const correctness of iterator methods

classic Classic list List threaded Threaded
2 messages Options
Reply | Threaded
Open this post in threaded view
|

const correctness of iterator methods

Shriramana Sharma
Hi -- again a few questions about the libc++ container templates.

I note that __list_iterator::operator*() returns a non-const reference
but is marked as const. The operator-> next to it returns a non-const
pointer but is also marked const. OTOH in the list class, the begin()
and end() methods returning non-const iterators are NOT marked const
and only those returning const iterators are marked const.

I thought a method should be const if it does not modify the contents
of the object by itself, and not based on whether the value it returns
could be used to modify the object. In this case, it is correct to
mark the iterator's operators * and -> as const because they
themselves do not modify the contents of the list, although their
return value could definitely be used for that. But why is then
begin() returning a non-const iterator NOT marked as const, given that
it itself doesn't modify the contents of the list in any way?

Thanks!

--
Shriramana Sharma ஶ்ரீரமணஶர்மா श्रीरमणशर्मा

_______________________________________________
cfe-dev mailing list
[hidden email]
http://lists.cs.uiuc.edu/mailman/listinfo/cfe-dev
Reply | Threaded
Open this post in threaded view
|

Re: const correctness of iterator methods

Sebastian Redl

On 27.06.2013, at 00:38, Shriramana Sharma wrote:

> Hi -- again a few questions about the libc++ container templates.
>
> I note that __list_iterator::operator*() returns a non-const reference
> but is marked as const. The operator-> next to it returns a non-const
> pointer but is also marked const. OTOH in the list class, the begin()
> and end() methods returning non-const iterators are NOT marked const
> and only those returning const iterators are marked const.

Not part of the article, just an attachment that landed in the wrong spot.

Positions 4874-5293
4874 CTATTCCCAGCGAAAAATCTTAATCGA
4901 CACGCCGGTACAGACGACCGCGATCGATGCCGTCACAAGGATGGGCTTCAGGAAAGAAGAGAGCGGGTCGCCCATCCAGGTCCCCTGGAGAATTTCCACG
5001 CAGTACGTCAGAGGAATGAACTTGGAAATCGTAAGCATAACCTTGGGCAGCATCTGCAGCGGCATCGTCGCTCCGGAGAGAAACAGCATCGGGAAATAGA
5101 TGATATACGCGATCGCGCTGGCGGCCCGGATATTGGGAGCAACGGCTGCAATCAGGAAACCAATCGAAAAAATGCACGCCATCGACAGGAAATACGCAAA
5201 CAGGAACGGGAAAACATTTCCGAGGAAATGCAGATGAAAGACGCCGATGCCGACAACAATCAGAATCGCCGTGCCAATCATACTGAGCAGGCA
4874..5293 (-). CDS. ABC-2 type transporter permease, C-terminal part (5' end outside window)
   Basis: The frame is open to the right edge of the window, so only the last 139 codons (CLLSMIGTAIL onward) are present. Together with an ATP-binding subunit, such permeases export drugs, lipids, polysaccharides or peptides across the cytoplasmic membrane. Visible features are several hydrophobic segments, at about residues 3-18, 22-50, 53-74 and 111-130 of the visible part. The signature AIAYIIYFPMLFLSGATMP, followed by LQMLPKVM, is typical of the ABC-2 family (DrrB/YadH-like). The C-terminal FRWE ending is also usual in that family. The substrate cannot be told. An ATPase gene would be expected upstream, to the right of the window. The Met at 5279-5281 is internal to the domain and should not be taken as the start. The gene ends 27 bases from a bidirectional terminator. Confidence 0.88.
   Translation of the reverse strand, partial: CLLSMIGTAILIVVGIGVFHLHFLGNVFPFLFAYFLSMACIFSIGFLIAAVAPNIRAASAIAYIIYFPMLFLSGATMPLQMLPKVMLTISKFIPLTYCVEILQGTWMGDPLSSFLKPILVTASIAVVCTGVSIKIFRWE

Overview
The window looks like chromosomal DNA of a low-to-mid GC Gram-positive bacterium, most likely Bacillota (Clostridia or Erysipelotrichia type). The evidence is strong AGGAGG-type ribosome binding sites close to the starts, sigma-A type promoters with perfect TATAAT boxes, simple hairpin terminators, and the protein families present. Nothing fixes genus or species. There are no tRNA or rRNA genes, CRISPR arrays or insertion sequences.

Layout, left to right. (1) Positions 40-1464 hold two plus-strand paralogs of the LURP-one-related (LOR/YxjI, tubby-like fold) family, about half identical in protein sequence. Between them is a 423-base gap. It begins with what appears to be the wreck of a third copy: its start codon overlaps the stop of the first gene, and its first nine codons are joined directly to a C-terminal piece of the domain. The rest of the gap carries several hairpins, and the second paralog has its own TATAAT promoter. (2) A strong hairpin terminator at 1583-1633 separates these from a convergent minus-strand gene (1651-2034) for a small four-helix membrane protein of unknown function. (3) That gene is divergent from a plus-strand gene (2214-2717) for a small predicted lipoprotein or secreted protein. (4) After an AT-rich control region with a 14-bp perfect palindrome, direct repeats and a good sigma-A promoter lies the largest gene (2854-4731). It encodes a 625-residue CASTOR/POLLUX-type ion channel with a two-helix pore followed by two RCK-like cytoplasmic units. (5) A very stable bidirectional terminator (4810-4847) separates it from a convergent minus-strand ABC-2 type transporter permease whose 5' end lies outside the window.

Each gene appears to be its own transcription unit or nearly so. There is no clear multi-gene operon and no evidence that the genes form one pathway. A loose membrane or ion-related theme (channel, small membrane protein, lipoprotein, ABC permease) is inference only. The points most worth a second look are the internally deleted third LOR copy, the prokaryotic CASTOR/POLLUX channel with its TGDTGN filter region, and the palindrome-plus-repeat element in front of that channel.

Note that none of this is in any way particular to libc++; that's how the standard specifies these things to work.

>
> I thought a method should be const if it does not modify the contents
> of the object by itself, and not based on whether the value it returns
> could be used to modify the object.

This is an oversimplification that is leading you astray.

The correct rule is, "a const method should not give the caller a way of modifying the logical state of the object". What is part of the logical state and what is not is the class designer's decision.

The logical state of an iterator is "I point at some element of a sequence". The value of that element is not part of its logical state. Therefore, operator* and operator-> are const: they only allow changing the value of the element pointed at, not what element the iterator points at.

The logical state of a container is "all the logical states of my elements". Modifying an element's logical state is thus a modification of the container's logical state. Therefore, the versions of begin() and end() that return non-const iterators cannot be const, since they offer a way to modify the container's logical state.

Does that make sense?

Sebastian
_______________________________________________
cfe-dev mailing list
[hidden email]
http://lists.cs.uiuc.edu/mailman/listinfo/cfe-dev